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1984 riots: Tytler gets clean chit from CBI

Last updated on: April 02, 2009 16:07 IST

The Central Bureau of Investigation on Thursday informed a Delhi court that it wanted to close the investigation into a 1984 anti-Sikh riots case allegedly involving former Union Minister and senior Congress leader Jagdish Tytler.

The CBI counsel told Additional Chief Metropolitan Magistrate Rakesh Pandit that "We have filed the cancellation report in the matter and want to close the investigation."

Earlier, the court ordered the opening of the sealed envelope containing the final investigation report, filed on March 28 and other status reports submitted by the CBI during the probe.

H S Phoolka, counsel for Delhi Sikh Gurudwara Management Committee, raised objections over the alleged leak of the report to Tytler, who had claimed innocence in the case.

"CBI seems to be hand in gloves with the accused who claims that he has been given clean chit," he said.

The court has now fixed the matter for April 9.

Earlier, the probe agency had on September 29, 2007, sought to close the case against Tytler. But the court had on December 19, 2007, asked it to file the investigation report after Jasbir Singh, a witness, surfaced and expressed his willingness to depose against the Congress leader.

The case against Tytler relates to an incident on November one, 1984, when a mob had set afire Gurudwara Pulbangash killing three persons in the riots that had broken out after the assassination of then Prime Minister Indira Gandhi.

Earlier, the probe agency had on September 29, 2007, sought to close the case against Tytler. But the court had on December 19, 2007, asked it to file the investigation report after Jasbir Singh, a witness, surfaced and expressed his willingness to depose against the Congress leader.

A group of Sikhs demonstrated outside the court premises protesting the clean chit given by CBI to Tytler.

During the proceedings before the court, the CBI raised objection over Phoolka's plea seeking inspection of the investigation report.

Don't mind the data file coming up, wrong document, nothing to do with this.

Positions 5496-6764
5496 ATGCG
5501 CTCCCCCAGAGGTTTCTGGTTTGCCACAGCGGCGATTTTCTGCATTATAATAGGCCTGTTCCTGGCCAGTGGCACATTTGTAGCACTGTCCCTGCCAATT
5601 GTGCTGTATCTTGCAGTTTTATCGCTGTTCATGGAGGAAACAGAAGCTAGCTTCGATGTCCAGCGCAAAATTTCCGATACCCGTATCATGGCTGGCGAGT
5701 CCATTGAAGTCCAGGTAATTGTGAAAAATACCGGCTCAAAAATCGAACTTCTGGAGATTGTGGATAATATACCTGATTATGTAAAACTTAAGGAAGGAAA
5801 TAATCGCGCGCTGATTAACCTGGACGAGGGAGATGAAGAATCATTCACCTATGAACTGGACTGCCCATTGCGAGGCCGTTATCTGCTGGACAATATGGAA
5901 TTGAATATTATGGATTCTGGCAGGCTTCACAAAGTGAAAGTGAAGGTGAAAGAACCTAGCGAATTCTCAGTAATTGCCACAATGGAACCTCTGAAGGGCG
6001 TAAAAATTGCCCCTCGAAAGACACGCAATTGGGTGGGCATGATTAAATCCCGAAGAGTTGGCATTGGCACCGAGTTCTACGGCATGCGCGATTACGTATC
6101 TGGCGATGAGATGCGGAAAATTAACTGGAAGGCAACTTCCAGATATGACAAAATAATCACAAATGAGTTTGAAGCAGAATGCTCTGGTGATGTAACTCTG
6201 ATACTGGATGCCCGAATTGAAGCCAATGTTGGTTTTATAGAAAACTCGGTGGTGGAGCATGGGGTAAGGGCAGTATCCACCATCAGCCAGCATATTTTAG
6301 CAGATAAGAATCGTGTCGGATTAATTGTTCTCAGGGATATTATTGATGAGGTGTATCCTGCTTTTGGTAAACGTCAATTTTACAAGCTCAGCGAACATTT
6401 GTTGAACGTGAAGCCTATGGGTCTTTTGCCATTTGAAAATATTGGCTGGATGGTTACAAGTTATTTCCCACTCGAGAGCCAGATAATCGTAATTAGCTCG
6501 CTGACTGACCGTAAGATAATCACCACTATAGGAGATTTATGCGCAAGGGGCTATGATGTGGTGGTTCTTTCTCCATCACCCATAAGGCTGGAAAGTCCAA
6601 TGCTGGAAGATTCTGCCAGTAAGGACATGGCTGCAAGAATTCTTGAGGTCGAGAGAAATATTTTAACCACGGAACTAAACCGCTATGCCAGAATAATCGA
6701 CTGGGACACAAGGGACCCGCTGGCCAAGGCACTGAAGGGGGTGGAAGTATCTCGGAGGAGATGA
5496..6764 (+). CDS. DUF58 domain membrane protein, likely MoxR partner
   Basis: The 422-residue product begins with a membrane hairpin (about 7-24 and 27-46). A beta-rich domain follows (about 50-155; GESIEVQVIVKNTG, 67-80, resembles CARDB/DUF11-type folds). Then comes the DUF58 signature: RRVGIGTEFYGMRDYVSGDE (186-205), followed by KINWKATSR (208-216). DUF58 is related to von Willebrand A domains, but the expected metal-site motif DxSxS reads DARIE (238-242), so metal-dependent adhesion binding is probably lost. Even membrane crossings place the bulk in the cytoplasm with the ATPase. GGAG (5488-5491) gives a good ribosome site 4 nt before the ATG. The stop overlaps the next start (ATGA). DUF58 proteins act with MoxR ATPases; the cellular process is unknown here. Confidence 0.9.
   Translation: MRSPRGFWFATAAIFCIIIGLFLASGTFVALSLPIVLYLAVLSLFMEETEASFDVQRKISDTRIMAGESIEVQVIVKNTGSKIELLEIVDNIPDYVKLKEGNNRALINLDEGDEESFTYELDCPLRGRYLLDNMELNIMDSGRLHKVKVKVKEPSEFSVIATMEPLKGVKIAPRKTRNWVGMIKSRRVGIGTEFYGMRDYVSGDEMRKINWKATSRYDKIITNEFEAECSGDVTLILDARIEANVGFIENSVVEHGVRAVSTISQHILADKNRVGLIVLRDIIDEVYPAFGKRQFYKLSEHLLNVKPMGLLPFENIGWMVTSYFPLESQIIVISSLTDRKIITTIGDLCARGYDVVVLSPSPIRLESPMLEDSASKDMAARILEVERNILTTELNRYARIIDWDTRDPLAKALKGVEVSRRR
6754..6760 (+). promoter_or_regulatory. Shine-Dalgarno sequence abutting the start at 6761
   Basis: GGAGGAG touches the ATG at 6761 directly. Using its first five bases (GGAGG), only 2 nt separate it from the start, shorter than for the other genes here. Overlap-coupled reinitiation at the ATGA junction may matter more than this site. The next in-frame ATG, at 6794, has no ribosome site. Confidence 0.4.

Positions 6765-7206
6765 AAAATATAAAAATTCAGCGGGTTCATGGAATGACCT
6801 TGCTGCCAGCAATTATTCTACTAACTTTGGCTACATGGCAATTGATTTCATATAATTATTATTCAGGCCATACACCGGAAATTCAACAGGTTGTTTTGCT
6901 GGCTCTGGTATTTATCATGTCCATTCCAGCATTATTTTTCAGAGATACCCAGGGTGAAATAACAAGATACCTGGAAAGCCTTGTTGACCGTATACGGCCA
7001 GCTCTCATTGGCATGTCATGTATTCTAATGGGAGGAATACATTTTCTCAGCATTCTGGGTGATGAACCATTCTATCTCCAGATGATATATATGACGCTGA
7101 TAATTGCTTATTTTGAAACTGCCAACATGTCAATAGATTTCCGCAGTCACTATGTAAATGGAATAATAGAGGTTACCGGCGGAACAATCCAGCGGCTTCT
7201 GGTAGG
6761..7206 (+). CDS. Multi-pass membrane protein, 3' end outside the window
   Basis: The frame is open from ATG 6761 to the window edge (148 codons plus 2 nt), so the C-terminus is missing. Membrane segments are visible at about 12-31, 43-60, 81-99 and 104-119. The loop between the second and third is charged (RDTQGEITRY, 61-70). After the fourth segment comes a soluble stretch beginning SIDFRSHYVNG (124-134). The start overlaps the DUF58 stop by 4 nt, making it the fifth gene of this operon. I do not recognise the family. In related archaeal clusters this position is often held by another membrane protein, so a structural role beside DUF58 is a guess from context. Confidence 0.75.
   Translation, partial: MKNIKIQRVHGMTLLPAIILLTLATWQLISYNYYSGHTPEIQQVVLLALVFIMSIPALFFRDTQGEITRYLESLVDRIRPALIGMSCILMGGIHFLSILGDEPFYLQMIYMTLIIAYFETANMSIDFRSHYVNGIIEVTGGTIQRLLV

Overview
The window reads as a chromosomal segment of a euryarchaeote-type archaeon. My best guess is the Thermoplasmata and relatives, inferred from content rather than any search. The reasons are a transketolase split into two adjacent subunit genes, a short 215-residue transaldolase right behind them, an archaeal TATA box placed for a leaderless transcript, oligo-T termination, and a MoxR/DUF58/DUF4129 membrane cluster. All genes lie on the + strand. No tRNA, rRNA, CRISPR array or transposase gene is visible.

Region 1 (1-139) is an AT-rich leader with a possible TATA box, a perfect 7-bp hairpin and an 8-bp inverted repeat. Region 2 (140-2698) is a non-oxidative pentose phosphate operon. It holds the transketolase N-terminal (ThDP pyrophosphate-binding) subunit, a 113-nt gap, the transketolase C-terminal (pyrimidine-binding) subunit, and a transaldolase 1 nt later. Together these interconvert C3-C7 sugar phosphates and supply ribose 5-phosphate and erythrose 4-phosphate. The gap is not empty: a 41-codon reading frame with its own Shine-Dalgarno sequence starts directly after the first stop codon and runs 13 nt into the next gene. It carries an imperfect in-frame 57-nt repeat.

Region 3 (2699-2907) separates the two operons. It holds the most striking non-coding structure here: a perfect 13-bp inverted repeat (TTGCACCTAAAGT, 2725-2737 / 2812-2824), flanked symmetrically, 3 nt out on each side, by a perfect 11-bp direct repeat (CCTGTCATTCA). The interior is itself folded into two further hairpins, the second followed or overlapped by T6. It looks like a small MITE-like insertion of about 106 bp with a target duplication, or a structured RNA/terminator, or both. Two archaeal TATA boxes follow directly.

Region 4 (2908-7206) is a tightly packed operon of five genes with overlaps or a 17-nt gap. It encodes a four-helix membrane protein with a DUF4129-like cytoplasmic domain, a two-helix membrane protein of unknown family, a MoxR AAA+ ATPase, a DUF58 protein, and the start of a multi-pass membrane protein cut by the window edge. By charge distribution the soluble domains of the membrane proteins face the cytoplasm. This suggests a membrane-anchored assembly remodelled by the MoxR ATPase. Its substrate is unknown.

Phoolka asserted that he should be allowed to inspect the report as there was no complainant in the case and it was registered on the information of a police inspector.

The CBI said the statements of two of the witnesses were "inconsistent, unreliable and unworthy of credit".

"During further investigation of this case, sufficient evidence regarding the involvement of Jagdish Tytler did not come up on record," a CBI spokesperson said in a statement in New Delhi.

Giving details, the CBI said this was one of the seven cases relating to 1984 anti-Sikh riots taken up on the request of the Centre, which had handed over the investigation to it after examining the Justice Nanavati Commission of Enquiry Report submitted on February 9, 2005.

There were two witnesses in this case -- Surender Singh and Jasbir Singh. The first one had filed two affidavits before the Justice Nanavati Commission, it said adding, in the first affidavit, he alleged that Tytler led a mob on November one, 1984 and incited them to burn a Gurudwara and kill the Sikhs, but he retracted the statement in his second affidavit.

However, he later claimed that his first affidavit was correct. Both witnesses were in the US and a CBI team went there to record their statements. "The analysis of all the evidence on record revealed that the statements of Jasbir and Surender were inconsistent, unreliable and unworthy of credit," the CBI said.

The CBI, which had on September 29, 2007, sought to close the case against Tytler, had made Suresh Paniwala -- part of the the mob -- an accused in the case.

The court, however, had rejected the closure report and ordered re-investigation in the case.

The case against the Congress leader was registered by the CBI on the directions of the Nanavati Commission, before whom California-based Jasbir Singh, a witness, had deposed alleging he had overheard Tytler making a comment with regard to killing of Sikhs in his erstwhile constituency (Delhi Sadar) on the night of November three, 1984.

The CBI, which had given Tytler the clean chit after it could not trace witness Singh later sent its officials to the USA to record the statements of ten witnesses, including Jasbir Singh.

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